Video Interview with Dr. Peter Pronovost on Checklists & Patient Safety
Here's a video interview with Dr. Peter Pronovost, author of the book Safe Patients, Smart Hospitals: How One Doctor's Checklist Can Help Us Change Health Care from the Inside Out, via AARP.
It's a brief synopsis of the patient safety and quality problem and some of the basics of how checklists (and proper management of them) can dramatically reduce infections. What happens when a nurse sees a doctor NOT following the checklist? Would the nurses speak up?
“Everyone agrees we should use the checklist, but arrogance gets in the way and it leads to 31,000 deaths a year from central line associated blood stream infections.”
What do you think? Please scroll down (or click) to post a comment. Or please share the post with your thoughts on LinkedIn.
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Thank you for this post.
Coming from a military background, I understand the value of checklists that serve as a “safety net” to ensure all necessary procedures are covered in an operations scenario while still allowing intuition to drive decisions at a critical decision-making point. Rather than serving as a crutch, these tools serve as guidelines to ensure the best possible result.
I am currently in the process of applying these experiences to the healthcare setting. One of my projects actually attempts to address ventilator-associated pneumonia (as addressed in the video interview with Dr. Pronovost) by creating a standardized protocol by which MICU staff can conduct spontaneous breathing trials on a patient. The intent is to reduce mean patient ventilator days, which reduce the risk of hospital-acquired infections. Other hospitals have already proven that these types of protocols work.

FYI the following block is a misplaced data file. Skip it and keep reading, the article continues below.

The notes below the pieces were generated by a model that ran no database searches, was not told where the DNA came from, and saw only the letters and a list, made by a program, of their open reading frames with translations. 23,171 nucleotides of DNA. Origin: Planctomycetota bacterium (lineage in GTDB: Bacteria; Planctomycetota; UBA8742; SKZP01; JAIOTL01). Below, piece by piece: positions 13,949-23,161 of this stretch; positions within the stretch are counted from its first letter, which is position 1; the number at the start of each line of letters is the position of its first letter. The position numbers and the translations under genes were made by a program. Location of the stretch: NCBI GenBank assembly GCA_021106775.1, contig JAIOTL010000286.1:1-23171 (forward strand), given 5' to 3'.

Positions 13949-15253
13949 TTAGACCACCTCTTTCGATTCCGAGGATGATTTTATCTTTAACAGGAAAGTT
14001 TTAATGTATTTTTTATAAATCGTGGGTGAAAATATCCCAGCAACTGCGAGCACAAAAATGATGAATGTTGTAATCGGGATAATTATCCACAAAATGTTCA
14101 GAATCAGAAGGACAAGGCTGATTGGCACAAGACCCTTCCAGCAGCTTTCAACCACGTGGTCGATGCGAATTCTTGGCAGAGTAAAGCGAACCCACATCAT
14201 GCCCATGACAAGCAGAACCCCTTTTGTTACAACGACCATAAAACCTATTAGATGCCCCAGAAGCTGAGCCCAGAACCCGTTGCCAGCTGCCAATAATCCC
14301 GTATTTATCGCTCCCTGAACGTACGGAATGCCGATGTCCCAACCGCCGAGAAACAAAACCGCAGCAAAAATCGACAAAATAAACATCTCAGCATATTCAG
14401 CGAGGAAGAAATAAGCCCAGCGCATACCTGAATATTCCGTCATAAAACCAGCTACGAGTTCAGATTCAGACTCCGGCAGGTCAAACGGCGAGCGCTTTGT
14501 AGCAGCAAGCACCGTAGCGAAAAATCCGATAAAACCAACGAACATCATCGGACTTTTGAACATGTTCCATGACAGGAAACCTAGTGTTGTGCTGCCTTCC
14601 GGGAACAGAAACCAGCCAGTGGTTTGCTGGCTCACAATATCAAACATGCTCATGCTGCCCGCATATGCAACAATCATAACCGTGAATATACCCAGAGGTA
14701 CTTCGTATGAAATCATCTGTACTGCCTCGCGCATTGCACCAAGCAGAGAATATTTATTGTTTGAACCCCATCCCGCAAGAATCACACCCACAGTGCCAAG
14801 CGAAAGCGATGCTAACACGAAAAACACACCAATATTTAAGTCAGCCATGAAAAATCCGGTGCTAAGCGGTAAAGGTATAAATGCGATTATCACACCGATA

It is my belief that any providers expressing arrogance at the concept of checklists and brushing them off as “cookbook medicine” should take a second and reflect on how many lives would be saved/complications could prevented. Dr. Pronovost has provided statistics on the matter that should give pause to anyone who bears the burden of patient safety and well-being. Removing unnecessary memory items from the equation provides ssurances that all the “little things” (which could translate into “big things” if not properly addressed) will be taken care of. Thus, more thinking can be focused on the critical decision points.
Well said, Hameer. Thanks for your comments!